Out of a character’s pain, loneliness, desire, anger, depression, a story – one that will make an audience bleed tears and laughter – is born.
Finally, I get to write this piece! So excited.
This is the first of this series as I take you on the journey of creating my latest character, Alice Eno Henshaw, in the screenplay I am currently developing with the working title: Rules of Engagement.
So, just a little background…
I first dreamed up Alice when a scene flashed in my mind one day. In this scene, I saw palms…two chubby palms – a five-year old’s palms – flattened against a window pane with a melancholic face between both palms. The child was looking out the window, tears frozen in those wide, glassy eyes. I was outside looking in at this child in my mind’s eye and I could see that she (the child) longed for something that was not there, something or someone she hoped would come but would probably never would.
As I watched, those hurt eyes lost their shine and became cold, dead to the world as the little girl turned to face an older woman, whom, of course, I would later identify (or bestow upon her the title) as her mother.
In that moment, Alice was born.
Please note the scene you just read is imaginary, but I felt like I was there with them, as the mother continued chatting happily, trying to get the little girl to become a part of the festivities. At this point, I noticed a cake with several lit candles, forgotten, on the table between them.
[bctt tweet="Out of a character's pain, a story - one that will make an audience bleed - is born." username="shadesofgenius"]
Back to the real body of the screenplay:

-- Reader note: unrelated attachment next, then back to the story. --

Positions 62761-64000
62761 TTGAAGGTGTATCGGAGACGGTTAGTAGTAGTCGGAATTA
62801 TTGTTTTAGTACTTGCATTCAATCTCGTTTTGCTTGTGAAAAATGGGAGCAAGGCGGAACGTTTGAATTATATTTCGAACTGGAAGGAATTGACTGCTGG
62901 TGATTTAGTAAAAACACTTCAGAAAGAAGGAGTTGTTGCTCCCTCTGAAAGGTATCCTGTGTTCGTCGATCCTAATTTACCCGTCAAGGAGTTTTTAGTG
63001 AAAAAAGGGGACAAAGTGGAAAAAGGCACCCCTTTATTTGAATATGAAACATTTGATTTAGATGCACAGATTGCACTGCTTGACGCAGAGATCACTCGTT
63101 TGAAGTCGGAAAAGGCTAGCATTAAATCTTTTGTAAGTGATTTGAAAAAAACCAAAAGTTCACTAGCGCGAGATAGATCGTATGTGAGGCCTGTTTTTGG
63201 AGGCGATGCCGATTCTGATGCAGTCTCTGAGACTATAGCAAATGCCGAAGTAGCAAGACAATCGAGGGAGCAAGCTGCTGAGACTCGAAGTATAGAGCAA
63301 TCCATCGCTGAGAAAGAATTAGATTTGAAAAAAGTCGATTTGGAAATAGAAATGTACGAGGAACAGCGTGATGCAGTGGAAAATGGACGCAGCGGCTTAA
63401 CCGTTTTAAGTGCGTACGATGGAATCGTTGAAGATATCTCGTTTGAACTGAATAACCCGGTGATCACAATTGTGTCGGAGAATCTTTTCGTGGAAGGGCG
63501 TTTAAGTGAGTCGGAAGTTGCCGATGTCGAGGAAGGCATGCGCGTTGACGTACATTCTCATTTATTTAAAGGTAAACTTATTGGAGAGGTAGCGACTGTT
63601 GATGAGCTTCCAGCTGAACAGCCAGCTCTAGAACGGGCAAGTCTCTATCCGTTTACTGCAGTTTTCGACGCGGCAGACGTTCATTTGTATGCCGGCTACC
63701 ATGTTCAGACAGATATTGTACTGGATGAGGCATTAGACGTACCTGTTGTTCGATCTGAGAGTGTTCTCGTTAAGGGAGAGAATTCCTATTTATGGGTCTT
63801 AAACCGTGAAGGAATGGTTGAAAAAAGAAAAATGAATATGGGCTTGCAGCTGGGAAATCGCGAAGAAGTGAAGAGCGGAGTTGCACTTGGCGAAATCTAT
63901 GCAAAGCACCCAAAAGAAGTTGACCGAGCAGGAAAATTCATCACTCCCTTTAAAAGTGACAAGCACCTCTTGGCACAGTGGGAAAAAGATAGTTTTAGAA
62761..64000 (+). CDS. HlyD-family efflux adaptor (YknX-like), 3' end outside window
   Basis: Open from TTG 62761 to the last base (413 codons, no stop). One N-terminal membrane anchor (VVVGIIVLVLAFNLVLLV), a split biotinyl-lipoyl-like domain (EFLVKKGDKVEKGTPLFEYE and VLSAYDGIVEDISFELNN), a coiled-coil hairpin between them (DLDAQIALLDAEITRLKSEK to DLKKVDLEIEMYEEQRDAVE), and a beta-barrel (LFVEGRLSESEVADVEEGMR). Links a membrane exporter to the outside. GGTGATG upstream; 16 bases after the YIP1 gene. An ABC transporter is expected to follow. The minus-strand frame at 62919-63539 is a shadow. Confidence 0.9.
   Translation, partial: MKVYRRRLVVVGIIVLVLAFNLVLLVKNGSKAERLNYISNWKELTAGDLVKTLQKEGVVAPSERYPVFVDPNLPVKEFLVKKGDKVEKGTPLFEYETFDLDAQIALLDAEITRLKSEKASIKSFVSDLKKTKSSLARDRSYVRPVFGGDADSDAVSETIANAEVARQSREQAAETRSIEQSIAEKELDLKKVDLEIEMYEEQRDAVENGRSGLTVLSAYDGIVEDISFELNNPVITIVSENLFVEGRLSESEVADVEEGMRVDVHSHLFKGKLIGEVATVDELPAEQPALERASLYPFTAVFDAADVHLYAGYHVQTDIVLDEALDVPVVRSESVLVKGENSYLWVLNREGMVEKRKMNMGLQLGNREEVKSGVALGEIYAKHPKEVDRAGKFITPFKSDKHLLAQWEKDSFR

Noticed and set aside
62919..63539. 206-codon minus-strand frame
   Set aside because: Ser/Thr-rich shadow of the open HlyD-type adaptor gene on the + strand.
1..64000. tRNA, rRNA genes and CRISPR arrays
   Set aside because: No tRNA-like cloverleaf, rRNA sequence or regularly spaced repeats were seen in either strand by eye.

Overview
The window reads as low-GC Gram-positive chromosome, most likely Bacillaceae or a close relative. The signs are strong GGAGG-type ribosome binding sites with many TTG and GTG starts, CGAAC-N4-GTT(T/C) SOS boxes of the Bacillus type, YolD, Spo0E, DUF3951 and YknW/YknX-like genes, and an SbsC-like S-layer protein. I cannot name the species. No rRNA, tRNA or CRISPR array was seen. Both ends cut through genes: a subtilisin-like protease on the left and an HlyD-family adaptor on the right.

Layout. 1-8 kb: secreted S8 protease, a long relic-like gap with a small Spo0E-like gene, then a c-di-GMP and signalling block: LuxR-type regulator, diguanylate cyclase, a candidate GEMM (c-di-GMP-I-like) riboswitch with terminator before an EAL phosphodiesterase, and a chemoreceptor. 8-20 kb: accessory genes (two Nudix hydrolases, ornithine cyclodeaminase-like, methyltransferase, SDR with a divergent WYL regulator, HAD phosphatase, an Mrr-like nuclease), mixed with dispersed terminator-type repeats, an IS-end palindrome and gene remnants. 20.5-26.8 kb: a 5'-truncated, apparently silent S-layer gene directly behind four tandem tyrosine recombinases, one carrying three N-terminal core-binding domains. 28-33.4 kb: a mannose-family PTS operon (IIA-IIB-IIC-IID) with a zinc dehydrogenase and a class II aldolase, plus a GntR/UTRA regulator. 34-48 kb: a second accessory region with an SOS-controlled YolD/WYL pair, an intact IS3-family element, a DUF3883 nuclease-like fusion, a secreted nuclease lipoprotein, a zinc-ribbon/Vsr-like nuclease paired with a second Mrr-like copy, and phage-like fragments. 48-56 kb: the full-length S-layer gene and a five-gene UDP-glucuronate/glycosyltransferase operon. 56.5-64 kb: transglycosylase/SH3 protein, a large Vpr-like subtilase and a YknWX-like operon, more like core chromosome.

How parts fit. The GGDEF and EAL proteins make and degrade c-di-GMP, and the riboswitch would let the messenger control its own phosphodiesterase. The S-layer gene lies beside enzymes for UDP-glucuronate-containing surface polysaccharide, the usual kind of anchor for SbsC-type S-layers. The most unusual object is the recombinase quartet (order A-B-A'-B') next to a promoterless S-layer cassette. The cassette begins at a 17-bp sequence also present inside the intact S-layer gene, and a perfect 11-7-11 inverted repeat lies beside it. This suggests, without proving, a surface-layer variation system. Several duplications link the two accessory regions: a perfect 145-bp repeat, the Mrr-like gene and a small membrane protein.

Alice, a 30-year old PR and image consultant, quite successful but not there yet, is on the verge of achieving success if only she can get her stubborn latest client – a CEO of an emerging tech company – to follow her rules of engaging with his employees and the media, following a disastrous product launch scandal, of which he is at the centre. She needs to save his reputation and the company’s.
To Alice, at the beginning, it seems an easy enough task, but nothing is ever straightforward in a movie 😊.
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First, her co-lead character and client, Ikenna, like I mentioned earlier is stubborn as hell. Next, he too is struggling with his own pain which he has buried deep in his subconscious such that it is only the erratic way he behaves that is the only manifestation of his pain.
Enough with the deep things.
Rules of Engagement is light hearted and funny. It is a romantic comedy, and like all movies in this genre, my job is to ensure the characters have the pizzazz and extra to deliver the brand promise of making the audience laugh and have those “awwww” moments.
So, how does Alice, a perfectionist, straight-laced, seemingly cold-hearted character, make someone fall over themselves with laughter or make her audience fall in love?
It’s all in what I call the ‘theory of black versus white’ in character development; or ying-yang, more like an oxymoron.